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Brand Genius

How Lego’s Marketing Vp Led the Awesome Team that Stole the Oscars

Adweek’s 2015 Brand Genius winner for toys

Lego's vp of marketing, Michael Moynihan Photo: Sasha Maslov

If there was moment at the 2015 Oscars that turned more heads than host Neil Patrick Harris in his underwear, it was how Lego turned an Academy snub into the marketing moment of the year.

Though The Lego Movie, a fan favorite and $468 million blockbuster, earned not a single nomination in the animated feature category, the 83-year-old Danish toy company proved it didn't need one. During a two-and-a-half-minute rendition of "Everything Is Awesome," dancers fanned out through the audience to hand yellow Oscar statuettes (made from Lego bricks, naturally) to the likes of Meryl Streep, Clint Eastwood and, most memorably, Oprah Winfrey, whose look of surprise and delight reached 35 million viewers. In fact, according to data crunched by Amobee Brand Intelligence, Lego dominated the night with close to 47,000 social mentions and 44 percent of the real-time discussion. That little Oscar trick handed the toy brand some $7.5 million of free advertising. Not a bad night for a loser.

The Lego Movie Warner Bros. Pictures/Courtesy Everett Collection

"Nobody really knew what would happen," says Lego senior director, brand relations Michael McNally. "It was organic, and a testament to how people feel about the brand."

Marketing vp Michael Moynihan modestly minimizes his own role in the activation. "I'm not really doing any marketing as such," he says. "It's more making sure that my people have the resources they need."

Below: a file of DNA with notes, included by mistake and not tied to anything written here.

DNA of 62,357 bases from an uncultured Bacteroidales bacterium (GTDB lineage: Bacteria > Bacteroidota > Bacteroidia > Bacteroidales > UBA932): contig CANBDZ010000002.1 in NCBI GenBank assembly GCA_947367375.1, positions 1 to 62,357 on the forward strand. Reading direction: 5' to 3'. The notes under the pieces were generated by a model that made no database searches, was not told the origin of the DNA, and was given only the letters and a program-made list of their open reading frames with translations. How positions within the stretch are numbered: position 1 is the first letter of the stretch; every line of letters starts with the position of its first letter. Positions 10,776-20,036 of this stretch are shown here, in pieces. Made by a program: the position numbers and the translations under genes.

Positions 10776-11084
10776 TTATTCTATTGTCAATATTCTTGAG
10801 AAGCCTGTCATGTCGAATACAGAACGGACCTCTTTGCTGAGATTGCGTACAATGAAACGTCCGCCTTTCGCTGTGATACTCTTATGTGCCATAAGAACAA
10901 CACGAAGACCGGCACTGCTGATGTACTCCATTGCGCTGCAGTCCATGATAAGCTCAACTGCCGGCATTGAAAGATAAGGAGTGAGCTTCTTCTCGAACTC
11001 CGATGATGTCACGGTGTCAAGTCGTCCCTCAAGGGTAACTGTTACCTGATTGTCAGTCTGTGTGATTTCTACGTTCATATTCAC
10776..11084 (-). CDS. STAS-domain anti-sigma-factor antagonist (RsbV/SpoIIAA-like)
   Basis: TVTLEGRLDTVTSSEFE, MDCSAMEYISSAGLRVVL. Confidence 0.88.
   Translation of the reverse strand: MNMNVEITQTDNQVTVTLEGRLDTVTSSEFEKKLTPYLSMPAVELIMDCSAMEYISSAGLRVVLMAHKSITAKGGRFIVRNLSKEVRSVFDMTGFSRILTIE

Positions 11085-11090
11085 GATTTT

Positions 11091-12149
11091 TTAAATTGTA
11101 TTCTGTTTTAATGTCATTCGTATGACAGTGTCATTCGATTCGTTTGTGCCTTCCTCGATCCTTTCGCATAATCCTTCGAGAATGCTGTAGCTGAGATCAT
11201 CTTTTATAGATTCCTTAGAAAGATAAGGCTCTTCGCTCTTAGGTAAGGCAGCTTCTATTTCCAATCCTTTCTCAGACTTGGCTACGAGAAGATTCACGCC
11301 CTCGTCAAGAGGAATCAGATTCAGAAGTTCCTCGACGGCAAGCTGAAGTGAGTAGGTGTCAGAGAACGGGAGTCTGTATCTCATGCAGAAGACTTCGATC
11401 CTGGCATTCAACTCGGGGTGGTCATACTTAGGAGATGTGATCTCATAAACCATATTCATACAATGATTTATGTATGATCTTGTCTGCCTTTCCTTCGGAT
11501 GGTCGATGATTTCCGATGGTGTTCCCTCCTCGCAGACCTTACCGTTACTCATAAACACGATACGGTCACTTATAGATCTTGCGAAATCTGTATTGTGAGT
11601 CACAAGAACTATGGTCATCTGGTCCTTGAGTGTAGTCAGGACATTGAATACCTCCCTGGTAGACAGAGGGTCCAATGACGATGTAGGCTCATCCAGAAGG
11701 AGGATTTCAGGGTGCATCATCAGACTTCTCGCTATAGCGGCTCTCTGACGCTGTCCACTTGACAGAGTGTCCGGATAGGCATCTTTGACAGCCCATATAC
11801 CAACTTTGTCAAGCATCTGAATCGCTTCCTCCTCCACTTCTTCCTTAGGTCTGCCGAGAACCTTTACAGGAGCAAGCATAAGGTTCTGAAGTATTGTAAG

X-wing fighter in Times Square

And his people clearly do. Rather than dictating the brand's marketing from the corner office, Moynihan oversees a kind of creative collective charged with devising memorable work to surround the brand—say, a 43-foot-long, 23-ton Star Wars X-wing fighter in Times Square in 2013. Because Lego mainly targets existing fans, it really just needs to do cool stuff, and let the rest take care of itself. "It's not marketing in the traditional sense," Moynihan explains. "In order to have something to market, we need to create experiences."

Consider The Lego Movie. While Lego could have bought a 90-minute commercial (as Moynihan puts it: "Here's the line of toys, now make a movie around it"), it instead focused on story and character development, reasoning that when good content leads, customers will follow. The same holds true for Ninjago, Lego's hit series on Cartoon Network, and its impressive array of online videos (both on its site and its YouTube channel), which don't just showcase product but also give fans a behind-the-scenes look at how the toys are made and tips on how to play with them. "We do research among kids on what kind of content they're looking for and gear our content around those needs," Moynihan says.

Oprah Winfrey with a Lego Oscar

While that approach has won Lego much attention in recent years, it's really just a continuation of the comeback strategy that CEO Jorgen Vig Knudstorp deployed in 2004 to save a bloated, directionless Lego from bankruptcy by licensing top franchises like Star Wars and soliciting customer feedback about product, both from kids and AFOLs (Adult Fans of Lego). Thanks to an internal rallying cry Moynihan describes as "serving, not selling," the brand that nearly disappeared a decade ago posted 18 percent revenue growth in the first half of this year—fueled in part by the movie and that memorable night at the Oscars.

Speaking of which, those Lego statu-ettes (by artist Nathan Sawaya) came out of Lego's in-house model shop, which also built props for the show's Lego musical number. And while social media exploded with images of movie stars cherishing their ersatz Oscars, McNally points out that the stars themselves were actually secondary. "It doesn't matter that there are celebrities," he says. "It matters that the brand resonates with them. They get a statuette made of bricks and they're losing their minds? It was a pure genius moment." 

This story first appeared in the Oct. 19 issue of Adweek magazine. Click here to subscribe.

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